Rich v. LaPointe, No. 11-1743 (1st Cir. 2012)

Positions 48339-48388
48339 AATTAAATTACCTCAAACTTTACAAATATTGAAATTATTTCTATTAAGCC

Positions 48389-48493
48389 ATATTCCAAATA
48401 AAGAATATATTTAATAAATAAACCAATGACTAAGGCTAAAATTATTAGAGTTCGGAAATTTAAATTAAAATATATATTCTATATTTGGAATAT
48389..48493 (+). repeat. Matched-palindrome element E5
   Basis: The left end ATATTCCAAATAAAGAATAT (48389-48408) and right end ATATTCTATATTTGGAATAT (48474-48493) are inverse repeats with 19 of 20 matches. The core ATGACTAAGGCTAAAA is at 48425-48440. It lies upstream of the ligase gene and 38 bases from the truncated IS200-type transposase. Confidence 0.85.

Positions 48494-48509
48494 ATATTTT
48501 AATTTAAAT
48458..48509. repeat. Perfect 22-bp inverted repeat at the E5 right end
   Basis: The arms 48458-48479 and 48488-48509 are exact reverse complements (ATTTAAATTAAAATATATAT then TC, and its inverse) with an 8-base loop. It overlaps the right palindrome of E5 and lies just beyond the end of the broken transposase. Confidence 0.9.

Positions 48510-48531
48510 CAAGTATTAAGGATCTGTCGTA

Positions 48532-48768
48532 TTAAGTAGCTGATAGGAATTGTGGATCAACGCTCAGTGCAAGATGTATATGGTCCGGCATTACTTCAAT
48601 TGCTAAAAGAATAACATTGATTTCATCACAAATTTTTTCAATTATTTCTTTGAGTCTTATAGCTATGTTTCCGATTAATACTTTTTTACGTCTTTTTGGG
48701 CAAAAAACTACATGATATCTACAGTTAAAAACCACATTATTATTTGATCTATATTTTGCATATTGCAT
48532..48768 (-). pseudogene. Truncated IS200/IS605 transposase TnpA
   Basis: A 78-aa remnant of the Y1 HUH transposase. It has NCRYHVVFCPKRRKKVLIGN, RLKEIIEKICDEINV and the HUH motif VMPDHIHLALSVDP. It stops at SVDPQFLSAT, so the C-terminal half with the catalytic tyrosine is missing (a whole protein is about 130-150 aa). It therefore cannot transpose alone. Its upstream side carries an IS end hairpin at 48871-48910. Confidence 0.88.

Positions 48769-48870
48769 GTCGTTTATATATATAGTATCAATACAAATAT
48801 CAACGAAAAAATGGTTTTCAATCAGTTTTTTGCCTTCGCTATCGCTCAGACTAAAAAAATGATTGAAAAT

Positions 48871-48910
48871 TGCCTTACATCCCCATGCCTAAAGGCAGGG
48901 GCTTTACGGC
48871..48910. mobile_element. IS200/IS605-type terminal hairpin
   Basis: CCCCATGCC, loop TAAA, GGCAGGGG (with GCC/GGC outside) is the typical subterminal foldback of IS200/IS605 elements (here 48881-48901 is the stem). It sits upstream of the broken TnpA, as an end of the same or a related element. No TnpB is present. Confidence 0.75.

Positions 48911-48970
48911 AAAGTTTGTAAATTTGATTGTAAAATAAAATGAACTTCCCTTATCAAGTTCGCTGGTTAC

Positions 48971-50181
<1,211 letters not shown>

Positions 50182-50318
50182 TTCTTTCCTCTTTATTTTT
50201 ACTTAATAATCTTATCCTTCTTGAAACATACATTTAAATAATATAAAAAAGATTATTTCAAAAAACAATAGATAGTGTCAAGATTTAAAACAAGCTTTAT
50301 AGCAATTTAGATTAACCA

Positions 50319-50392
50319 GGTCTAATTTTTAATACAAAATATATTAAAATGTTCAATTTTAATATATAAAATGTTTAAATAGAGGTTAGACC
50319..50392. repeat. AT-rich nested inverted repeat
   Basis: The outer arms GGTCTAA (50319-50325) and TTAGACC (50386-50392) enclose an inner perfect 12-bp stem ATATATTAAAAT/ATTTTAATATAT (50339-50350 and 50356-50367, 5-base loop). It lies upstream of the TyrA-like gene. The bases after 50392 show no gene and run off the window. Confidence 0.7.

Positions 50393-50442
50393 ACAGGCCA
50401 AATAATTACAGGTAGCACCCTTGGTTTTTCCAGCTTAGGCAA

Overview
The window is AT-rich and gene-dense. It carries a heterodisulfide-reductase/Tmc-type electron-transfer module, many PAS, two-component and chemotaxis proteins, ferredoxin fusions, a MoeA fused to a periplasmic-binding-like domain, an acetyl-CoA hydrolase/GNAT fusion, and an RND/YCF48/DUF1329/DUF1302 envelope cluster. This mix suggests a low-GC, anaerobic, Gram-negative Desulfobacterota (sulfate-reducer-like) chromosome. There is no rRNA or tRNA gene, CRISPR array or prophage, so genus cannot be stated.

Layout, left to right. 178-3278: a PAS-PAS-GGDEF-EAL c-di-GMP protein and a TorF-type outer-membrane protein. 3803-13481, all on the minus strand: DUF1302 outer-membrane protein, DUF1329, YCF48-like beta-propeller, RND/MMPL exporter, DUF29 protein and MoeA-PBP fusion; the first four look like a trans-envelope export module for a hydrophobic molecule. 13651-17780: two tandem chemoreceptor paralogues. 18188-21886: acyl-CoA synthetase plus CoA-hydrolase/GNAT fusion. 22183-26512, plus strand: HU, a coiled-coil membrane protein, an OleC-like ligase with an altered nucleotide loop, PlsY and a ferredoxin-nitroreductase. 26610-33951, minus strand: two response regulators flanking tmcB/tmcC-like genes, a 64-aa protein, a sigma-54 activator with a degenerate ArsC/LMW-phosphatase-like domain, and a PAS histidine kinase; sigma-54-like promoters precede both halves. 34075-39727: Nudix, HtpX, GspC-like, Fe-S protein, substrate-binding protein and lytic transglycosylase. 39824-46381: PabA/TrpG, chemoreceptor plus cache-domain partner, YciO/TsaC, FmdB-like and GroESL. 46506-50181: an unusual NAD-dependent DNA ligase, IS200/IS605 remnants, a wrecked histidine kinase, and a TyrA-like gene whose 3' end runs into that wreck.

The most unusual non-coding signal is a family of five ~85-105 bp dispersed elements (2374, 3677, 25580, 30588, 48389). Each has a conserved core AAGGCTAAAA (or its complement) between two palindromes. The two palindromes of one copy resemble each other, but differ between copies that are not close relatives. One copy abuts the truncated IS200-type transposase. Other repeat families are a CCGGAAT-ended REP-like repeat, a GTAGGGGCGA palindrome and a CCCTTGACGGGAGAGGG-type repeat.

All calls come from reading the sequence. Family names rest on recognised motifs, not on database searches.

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Not for Publication in West's Federal Reporter United States Court of Appeals For the First Circuit No. 11-1743 TODD R. RICH, Plaintiff, Appellant, v. GEORGE LAPOINTE, Commissioner, Maine Department of Marine Resources, Defendant, Appellee. APPEAL FROM THE UNITED STATES DISTRICT COURT FOR THE DISTRICT OF MAINE [Hon. George Z. Singal, U.S. District Judge] Before Lynch, Chief Judge, Souter, Associate Justice,* and Stahl, Circuit Judge. Nicholas H. Walsh for appellant. William R. Fisher, Assistant Attorney General, with whom William J. Schneider, Attorney General, was on brief, for appellee. June 21, 2012 * The Hon. David H. Souter, Associate Justice (Ret.) of the Supreme Court of the United States, sitting by designation. SOUTER, Associate Justice. In this action under 42 U.S.C. § 1983, Todd Rich claims that George LaPointe, in his capacity as Commissioner of the Maine Department of Marine Resources,1 violated procedural due process while acting under an erroneous understanding of his legal authority in suspending Rich s lobster and crab-taking licence for a period beyond one year. Rich appeals the district court s grant of summary judgment for the defendant Commissioner. Rich v. LaPointe, No. 2:10-cv-300, 2011 WL 2518623 (D. Me. June 24, 2011). We affirm. A state marine patrol officer discovered eight lobster traps belonging to another fisherman on Rich s boat and charged him in the Maine (state) District Court, so far as it matters here, with violating Me. Rev. Stat. tit. 12, § 6434, prohibiting the molesting of lobster gear. Traditionally, this was a criminal offense carrying a mandatory three-year administrative suspension of the fishing license of a permit holder . . . convicted, see Me. Rev. Stat. tit. 12, § 6402, but just before the incident in question the state legislature converted the offense to a civil violation subject to fine, see id. § 6434(3-A). The suspension provision, § 6402, remained on the books nevertheless. The push to amend had come from the state, in order to make it easier to enforce the molestation prohibition without diminishing seriousness of the offense. 1 There has been no formal substitution of his successor. -2- the Rich and his counsel worked out an agreement with the state s lawyer to admit the molestation in return for dismissal of other charges not involved here. On the day set for disposition in the state district court, however, neither Rich nor his counsel appeared, and he was held liable under § 6434 by default. When the Maine Department of Marine Resources was informed of the judgment, it notified Rich of the three-year suspension, to be imposed without further hearing. Rich responded with an unsuccessful motion for reconsideration of the liability judgment in the state district court, and then resorted to statutory appeal of the Commissioner s administrative action to the state superior court, arguing that as a merely civil offender under the amended molestation statute he was not a person convicted within the meaning of the unamended three-year suspension provision. The superior court found his position counter to the clear intent of the legislature, and denied relief just one day short of the first anniversary of the appeal date. From that judgment he appealed further to the Supreme Judicial Court of Maine, the Law Court, which held for Rich nearly a year later, on the ground that the convicted language of the unamended penalty statute plainly excluded the merely civil offenders who might be found responsible under the revised liability definition. Res., 994 A.2d 815 (Me. 2010). -3- Rich v. Dep t of Marine This § 1983 action followed, claiming a denial of procedural due process of law, by a person acting under color of state law, in depriving Rich of his property in the fishing licence beyond the period of one year that Rich concedes was authorized by a statute not otherwise of concern here. 12, § 6402. See Me. Rev. Stat. tit. He argues that the Commissioner s action was a clear violation of state law, and was constitutionally defective both for his failure to provide a hearing before the license suspension became effective, and for the failure of state law to provide adequate post-deprivation process for advancing Rich s ultimately successful position. The federal district court entered summary judgment for the defendant, a result that on de novo review, Méndez-Aponte v. Bonilla, 645 F.3d 60, 64 (1st Cir. 2011), we think was correct. There is no dispute here that Rich s claim satisfies the threshold elements required for relief under § 1983: the Commissioner was acting under color of state law, and the fishing license was a species of property, of which the suspension order deprived him until vacated in the wake of the state appellate court s judgment. The only issue is the adequacy of the procedure available to Rich to vindicate his interest. As for procedural protection that might be due prior to the suspension order, Rich, of course, does not deny that he had the opportunity for a hearing on the factual basis claimed for the -4- suspension (his possession of another lobsterman s traps), an opportunity in the state district court that he agreed to waive and ultimately lost by defaulting altogether. But he argues that due process demands more than this trial opportunity, for two reasons. First, he says that prior to his agreement and subsequent default in lieu of trial on the molestation charge he was never informed by the state (or, for that matter, by his own counsel) that a threeyear suspension would be ordered as a consequence. Moreover, he claims that regardless of the court hearing on the underlying charge, administrative punishment for a civil violation with a suspension conditioned on a criminal conviction is the sort of illegal state action that should not be suffered without a chance to explain an objection in advance. Each argument rests on a faulty premise. The assertion that due process called for the state or its district court to warn Rich that the Commissioner would impose a three-year suspension seems to assume that the court could not recognize a default for failure to appear, let alone a negotiated settlement, without a warning of consequences it could trigger at the hands of a state executive branch official. This assumption is made out of whole cloth, and Rich makes no attempt to support any analogy to the rule that may have prompted it: that a court must assure that waivers of federal constitutional rights be made knowingly before a court may -5- accept a guilty plea to a criminal charge. See Boykin v. Alabama, 395 U.S. 238 (1969). Rich s conviction second after a point, civil that imposing default a judgment penalty for violates the Constitution absent some further predeprivation process, is best evaluated by authority. 1330 (8th looking to a sample of the cases he cites as He relies, for example, on Freeman v. Blair, 862 F.2d Cir. predeprivation 1988), process denying violation qualified in immunity summarily for suspending a an occupational permit without establishing a hazardous condition, the factual predicate required by a state statute. Likewise, he points to Guillemard-Ginorio v. Contreras-Gómez, 490 F.3d 31 (1st Cir. 2007), holding that the suspension of an insurance license without opportunity for a hearing violated due process. But in Rich s case there was a predeprivation opportunity to litigate facts, and there was no dispute about them after the defaulted district court proceeding. Probably, Rich comes closest to revealing his intended point when he cites Malley v. Briggs, 475 U.S. 335, 341 (1986) for the proposition that those who knowingly commit substantive constitutional violations have no qualified immunity. His implicit point is that the Commissioner s misapplication of the penalty statute must have been knowing, with the consequence that relying on its summary procedure must have been a due process violation per se. -6- But if this is Rich s point, it is answered by the rule that action by an official based on a mistake of state law is not a due process violation or its equivalent. Alton Land Trust v. Town of Alton, 745 F.2d 730, 732- 33 (1st Cir. 1984); see Burgess v. Ryan, 996 F.2d 180, 184 (7th Cir. 1993).2 It is, however, properly categorized as a random and unauthorized error, as to which due process is adequately served by a post-deprivation hearing. See Parratt v. Taylor, 451 U.S. 527 (1981) (negligent deprivation of property), overruled on other grounds by Daniels v. Williams, 474 U.S. 327 (1986); Hudson v. Palmer, 468 U.S. 517 (1984) (intentional deprivation of property); see also Hadfield v. McDonough, 407 F.3d 11, 19 (1st Cir. 2005). Rich resists this authority by claiming that the Commissioner s conformity with settled procedure excludes the Parratt-Hudson rule as inapposite. But he cannot have it both ways: his whole argument rests on the claim that the Commissioner was plainly acting without authority in a suddenly novel situation, by imposing a mandatory suspension predicated only on newly created civil liability but no criminal conviction. procedure, and this This is not a description of settled is a case in which reliance on post- deprivation process will do. 2 We do not understand Rich to be raising any issue of substantive, as distinct from procedural, due process. In any event, the Commissioner s interpretive mistake, repeated by the Superior Court, is not even arguably the sort of arbitrary action that could support a substantive due process claim. -7- Here, that post-deprivation avenue was the appeal to the Maine Superior Court, subject to ultimate review by the Law Court. Rich says that the appellate process failed to satisfy the constitutional guarantee because it took so long to work through. He points out that he was in harsh economic straits by the time the Maine Law Court finally held that both the Commissioner and the Superior Court had been mistaken, and declared the three-year suspension provision inapplicable to a civil violation. think this claim of inadequate process is not well taken. But we Rich does not deny that he could have asked the courts to stay the licence suspension during appeal, at least as to the period beyond the one year for which he agrees suspension would have been proper. Indeed, though we do not rest on this, the superior court judgment issued within that one-year period (tolled for the two months extension of time for briefing requested by Rich). Thus, the reason Rich suffered the longer suspension is not attributable to a failure to provide adequately timely process, but to what the state s final judicial authority determined was an unsound reading of the governing statutes. And as we just mentioned, legal error without more does not equate to a denial of due process of law. Affirmed. -8-